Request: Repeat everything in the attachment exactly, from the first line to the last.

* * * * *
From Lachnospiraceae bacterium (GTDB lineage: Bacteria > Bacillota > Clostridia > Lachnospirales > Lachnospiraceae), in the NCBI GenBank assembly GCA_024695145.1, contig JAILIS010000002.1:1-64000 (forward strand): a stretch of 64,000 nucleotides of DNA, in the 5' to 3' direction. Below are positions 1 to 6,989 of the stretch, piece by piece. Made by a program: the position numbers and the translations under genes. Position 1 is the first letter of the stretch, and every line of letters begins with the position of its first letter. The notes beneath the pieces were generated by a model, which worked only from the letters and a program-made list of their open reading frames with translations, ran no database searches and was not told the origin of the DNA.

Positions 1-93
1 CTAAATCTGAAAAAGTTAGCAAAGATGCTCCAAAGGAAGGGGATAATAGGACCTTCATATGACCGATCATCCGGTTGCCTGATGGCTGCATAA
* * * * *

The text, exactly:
From Lachnospiraceae bacterium (GTDB lineage: Bacteria > Bacillota > Clostridia > Lachnospirales > Lachnospiraceae), in the NCBI GenBank assembly GCA_024695145.1, contig JAILIS010000002.1:1-64000 (forward strand): a stretch of 64,000 nucleotides of DNA, in the 5' to 3' direction. Below are positions 1 to 6,989 of the stretch, piece by piece. Made by a program: the position numbers and the translations under genes. Position 1 is the first letter of the stretch, and every line of letters begins with the position of its first letter. The notes beneath the pieces were generated by a model, which worked only from the letters and a program-made list of their open reading frames with translations, ran no database searches and was not told the origin of the DNA.

Positions 1-93
1 CTAAATCTGAAAAAGTTAGCAAAGATGCTCCAAAGGAAGGGGATAATAGGACCTTCATATGACCGATCATCCGGTTGCCTGATGGCTGCATAA